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Hussein's Anti-Kuwait Rant Strikes a Chord With Iraqis

He should face trial, but invading their neighbor should not be part of the charges, they say.

July 03, 2004|Ashraf Khalil | Special to The Times

BAGHDAD — When Saddam Hussein derided Kuwaitis as "dogs" during his court appearance and defended Iraq's "historical right" over its southern neighbor, he was playing to ordinary Iraqis --and doing an effective job of it.

In interviews Friday, people talked about his remarks with approval even if they also wanted the former dictator to go on trial for war crimes.

Hussein's tirade during his brief court appearance Thursday tapped into a deep reservoir of Iraqi resentment toward Kuwait -- a tactic that illustrates his understanding of his former subjects.

It also points up one of the trial's difficulties: Iraqis approve of some of the acts for which Hussein is being tried.

Thirteen years after a multinational force drove the Iraqi army from the emirate, Kuwaitis remain the villain of choice for many Iraqis. Many continue to regard Kuwait as a breakaway province that provoked Iraq into invading.

On Thursday, a crowd that gathered around the television at the Rukn Azaim restaurant in Baghdad's Mansour neighborhood to watch Hussein's court appearance saw his anti-Kuwait rant.

"Everybody sitting here jumped up, shouting, 'By God, he's right,' " said Samir Malik, a waiter. He said the inclusion of the Kuwait invasion in the list of charges against Hussein proved that the trial was being driven by American and Kuwaiti interests.

"If they understood, they wouldn't try him for invading Kuwait," Malik said.

Kuwaitis occupy a central role in popular conspiracy theory here. The hand of Kuwaiti intelligence agents is seen behind the looting and chaos that racked the capital in April 2003; lost treasures of the Iraqi National Museum are rumored to be adorning the palaces of the Kuwaiti royal family.

"They're the cause for the destruction of the country," said restaurant manager Mahmoud Younis. "There's a permanent roadblock between the two peoples."

Hussein's claim of territorial rights over the emirate found immediate resonance, even among those who said they hated the former dictator and were glad he was gone. Those claims predate Hussein.

Iraq never fully accepted the autonomy of Kuwait under the British, who controlled the region after the defeat of the Ottoman Empire in World War I. In June 1961, when an independent Kuwait joined the Arab League, Iraq strongly objected.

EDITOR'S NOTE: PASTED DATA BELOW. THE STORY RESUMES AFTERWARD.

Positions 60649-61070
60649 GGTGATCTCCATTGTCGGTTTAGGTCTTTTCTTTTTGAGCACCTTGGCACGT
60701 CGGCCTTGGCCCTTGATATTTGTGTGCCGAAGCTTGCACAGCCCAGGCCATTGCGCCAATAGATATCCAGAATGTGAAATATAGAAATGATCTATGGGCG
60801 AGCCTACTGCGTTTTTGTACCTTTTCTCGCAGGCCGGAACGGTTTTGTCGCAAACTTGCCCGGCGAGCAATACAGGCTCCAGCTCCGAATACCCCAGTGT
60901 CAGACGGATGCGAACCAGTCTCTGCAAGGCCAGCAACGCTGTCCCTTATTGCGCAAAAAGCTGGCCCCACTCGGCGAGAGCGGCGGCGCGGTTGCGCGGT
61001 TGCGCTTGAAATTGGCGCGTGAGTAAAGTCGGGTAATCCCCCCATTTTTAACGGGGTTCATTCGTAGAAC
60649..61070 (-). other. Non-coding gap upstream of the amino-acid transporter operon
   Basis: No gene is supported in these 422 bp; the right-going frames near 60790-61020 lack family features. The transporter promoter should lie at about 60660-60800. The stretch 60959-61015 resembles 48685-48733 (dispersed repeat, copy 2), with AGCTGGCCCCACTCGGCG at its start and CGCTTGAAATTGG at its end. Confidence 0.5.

Aside from political disputes, Kuwaitis have long had a checkered reputation in Iraq.

Until 1990, the southern Iraqi city of Basra was a popular vacation spot for Kuwaitis, who gained a reputation there for arrogant, drunken, lecherous and vulgar behavior.

Shukriya Mohammed recalled working as a maid at a Basra hotel in the 1980s after the death of her husband. "I suffered a lot from the conduct of the Kuwaiti guests," she said. "One of them tried to rape me. I quit the job despite the fact that I needed the money."

The same sentiments can be found in Egypt, another popular vacation spot that plays host to thousands of free-spending Kuwaiti and Saudi families every summer.

In Egypt and Iraq, the locals' anger seems fueled by a combined sense of cultural superiority and economic inferiority.

The Kuwaitis are resented for a perceived attitude that their money can buy anything -- and are disliked further because they might be right.

"They're barbarians," Malik, the waiter, said. "A bunch of Bedouins with money."

Curiously, Kuwait is the target of more vitriol than Iran, with whom Hussein went to war.

During the 1980-88 war, Hussein pumped out a steady stream of anti-Iranian propaganda. But it failed to result in lingering ill will.

"The Iranian people suffered just as much as the Iraqis," said dentist Ahmed Mahmoud, 29. "But the Kuwaitis ran to London and hid behind the Americans."

If anything, the Iran-Iraq war is regarded as a reason to further dislike the Kuwaitis. The Persian Gulf states are viewed as having encouraged Hussein's war to stem the expansion of Iran's Islamic Revolution. The war crippled the Iraqi economy, but Hussein's appeals for his neighbors to forgive part of Iraq's debt were ignored.

That, combined with a dispute over a large oil field at the Iraqi-Kuwaiti border, left many Iraqis believing that Hussein had no choice but to invade.

"For eight years, we were defending them, and then they turned around and tried to exploit us and ruin our economy," said Mahmoud, the dentist.

Now the hard feelings seem destined to linger long after Hussein's fate is decided.

Iraq still owes most of an estimated $100 billion to Kuwait and other countries in war reparations.

About $18 billion of that has been paid out of oil revenues, and much of the remainder is being considered by a special United Nations commission.

The debt will take years to clear, further honing Iraqis' resentment toward their southern neighbor.

Younis, the restaurant manager, complained that Kuwaiti families were buying new cars and remodeling their palaces on the backs of the downtrodden Iraqi people.

For Malik, the waiter, one thing was clear: "Saddam knows his people."

Times special correspondent Shehab Mahmoud in Basra contributed to this report.

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